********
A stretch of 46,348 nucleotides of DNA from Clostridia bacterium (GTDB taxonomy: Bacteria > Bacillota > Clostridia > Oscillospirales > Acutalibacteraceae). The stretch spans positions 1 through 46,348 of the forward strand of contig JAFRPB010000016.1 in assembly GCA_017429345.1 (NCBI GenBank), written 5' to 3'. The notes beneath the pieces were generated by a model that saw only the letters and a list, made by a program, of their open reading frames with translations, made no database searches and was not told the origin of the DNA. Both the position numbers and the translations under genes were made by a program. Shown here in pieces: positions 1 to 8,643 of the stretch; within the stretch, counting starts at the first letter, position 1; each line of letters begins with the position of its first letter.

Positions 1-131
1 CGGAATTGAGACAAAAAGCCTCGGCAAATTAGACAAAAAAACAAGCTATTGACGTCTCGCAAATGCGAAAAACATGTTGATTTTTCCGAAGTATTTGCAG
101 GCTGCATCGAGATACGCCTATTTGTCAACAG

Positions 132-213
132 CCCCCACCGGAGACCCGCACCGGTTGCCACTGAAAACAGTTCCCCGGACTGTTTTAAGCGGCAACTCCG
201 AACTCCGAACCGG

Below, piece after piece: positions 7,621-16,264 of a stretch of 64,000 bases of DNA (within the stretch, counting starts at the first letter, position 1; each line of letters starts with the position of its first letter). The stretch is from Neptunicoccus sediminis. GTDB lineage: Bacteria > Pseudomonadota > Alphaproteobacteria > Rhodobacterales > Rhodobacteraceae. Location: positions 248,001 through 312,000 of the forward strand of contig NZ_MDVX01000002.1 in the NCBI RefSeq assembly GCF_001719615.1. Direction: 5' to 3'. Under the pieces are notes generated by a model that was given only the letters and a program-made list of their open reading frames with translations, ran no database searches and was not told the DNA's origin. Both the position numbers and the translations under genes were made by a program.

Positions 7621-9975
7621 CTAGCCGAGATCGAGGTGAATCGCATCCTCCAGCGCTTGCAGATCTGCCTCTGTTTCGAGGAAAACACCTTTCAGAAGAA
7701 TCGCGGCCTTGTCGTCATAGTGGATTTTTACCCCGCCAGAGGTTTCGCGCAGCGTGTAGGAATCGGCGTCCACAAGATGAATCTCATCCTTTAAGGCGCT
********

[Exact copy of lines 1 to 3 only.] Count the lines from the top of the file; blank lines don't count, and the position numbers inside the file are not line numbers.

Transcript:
A stretch of 46,348 nucleotides of DNA from Clostridia bacterium (GTDB taxonomy: Bacteria > Bacillota > Clostridia > Oscillospirales > Acutalibacteraceae). The stretch spans positions 1 through 46,348 of the forward strand of contig JAFRPB010000016.1 in assembly GCA_017429345.1 (NCBI GenBank), written 5' to 3'. The notes beneath the pieces were generated by a model that saw only the letters and a list, made by a program, of their open reading frames with translations, made no database searches and was not told the origin of the DNA. Both the position numbers and the translations under genes were made by a program. Shown here in pieces: positions 1 to 8,643 of the stretch; within the stretch, counting starts at the first letter, position 1; each line of letters begins with the position of its first letter.

Positions 1-131
1 CGGAATTGAGACAAAAAGCCTCGGCAAATTAGACAAAAAAACAAGCTATTGACGTCTCGCAAATGCGAAAAACATGTTGATTTTTCCGAAGTATTTGCAG